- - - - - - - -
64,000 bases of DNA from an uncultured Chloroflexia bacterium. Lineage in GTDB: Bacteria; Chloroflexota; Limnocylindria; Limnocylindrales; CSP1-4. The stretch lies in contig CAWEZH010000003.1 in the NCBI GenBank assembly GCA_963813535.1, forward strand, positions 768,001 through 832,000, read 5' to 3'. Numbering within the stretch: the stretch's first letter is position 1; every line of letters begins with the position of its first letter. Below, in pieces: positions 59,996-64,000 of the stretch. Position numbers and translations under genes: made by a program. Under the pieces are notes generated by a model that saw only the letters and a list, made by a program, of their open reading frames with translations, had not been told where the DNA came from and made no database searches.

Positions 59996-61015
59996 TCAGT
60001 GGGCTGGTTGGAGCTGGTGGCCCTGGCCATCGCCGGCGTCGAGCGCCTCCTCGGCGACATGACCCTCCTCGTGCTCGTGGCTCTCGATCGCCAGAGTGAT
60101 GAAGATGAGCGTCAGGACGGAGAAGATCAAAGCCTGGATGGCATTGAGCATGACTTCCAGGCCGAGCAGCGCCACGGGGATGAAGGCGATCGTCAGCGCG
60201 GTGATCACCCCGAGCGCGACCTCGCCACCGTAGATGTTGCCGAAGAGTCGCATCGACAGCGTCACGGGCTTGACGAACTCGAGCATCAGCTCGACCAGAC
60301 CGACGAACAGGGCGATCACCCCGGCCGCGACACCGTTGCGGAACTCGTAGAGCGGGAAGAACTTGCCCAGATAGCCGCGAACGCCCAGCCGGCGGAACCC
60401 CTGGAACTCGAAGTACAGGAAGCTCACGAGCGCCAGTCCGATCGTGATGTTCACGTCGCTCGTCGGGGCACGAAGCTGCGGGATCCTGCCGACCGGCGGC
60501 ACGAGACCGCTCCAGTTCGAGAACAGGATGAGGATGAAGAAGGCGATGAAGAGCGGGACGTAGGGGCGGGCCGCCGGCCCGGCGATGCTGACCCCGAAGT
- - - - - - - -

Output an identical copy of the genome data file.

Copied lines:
64,000 bases of DNA from an uncultured Chloroflexia bacterium. Lineage in GTDB: Bacteria; Chloroflexota; Limnocylindria; Limnocylindrales; CSP1-4. The stretch lies in contig CAWEZH010000003.1 in the NCBI GenBank assembly GCA_963813535.1, forward strand, positions 768,001 through 832,000, read 5' to 3'. Numbering within the stretch: the stretch's first letter is position 1; every line of letters begins with the position of its first letter. Below, in pieces: positions 59,996-64,000 of the stretch. Position numbers and translations under genes: made by a program. Under the pieces are notes generated by a model that saw only the letters and a list, made by a program, of their open reading frames with translations, had not been told where the DNA came from and made no database searches.

Positions 59996-61015
59996 TCAGT
60001 GGGCTGGTTGGAGCTGGTGGCCCTGGCCATCGCCGGCGTCGAGCGCCTCCTCGGCGACATGACCCTCCTCGTGCTCGTGGCTCTCGATCGCCAGAGTGAT
60101 GAAGATGAGCGTCAGGACGGAGAAGATCAAAGCCTGGATGGCATTGAGCATGACTTCCAGGCCGAGCAGCGCCACGGGGATGAAGGCGATCGTCAGCGCG
60201 GTGATCACCCCGAGCGCGACCTCGCCACCGTAGATGTTGCCGAAGAGTCGCATCGACAGCGTCACGGGCTTGACGAACTCGAGCATCAGCTCGACCAGAC
60301 CGACGAACAGGGCGATCACCCCGGCCGCGACACCGTTGCGGAACTCGTAGAGCGGGAAGAACTTGCCCAGATAGCCGCGAACGCCCAGCCGGCGGAACCC
60401 CTGGAACTCGAAGTACAGGAAGCTCACGAGCGCCAGTCCGATCGTGATGTTCACGTCGCTCGTCGGGGCACGAAGCTGCGGGATCCTGCCGACCGGCGGC
60501 ACGAGACCGCTCCAGTTCGAGAACAGGATGAGGATGAAGAAGGCGATGAAGAGCGGGACGTAGGGGCGGGCCGCCGGCCCGGCGATGCTGACCCCGAAGT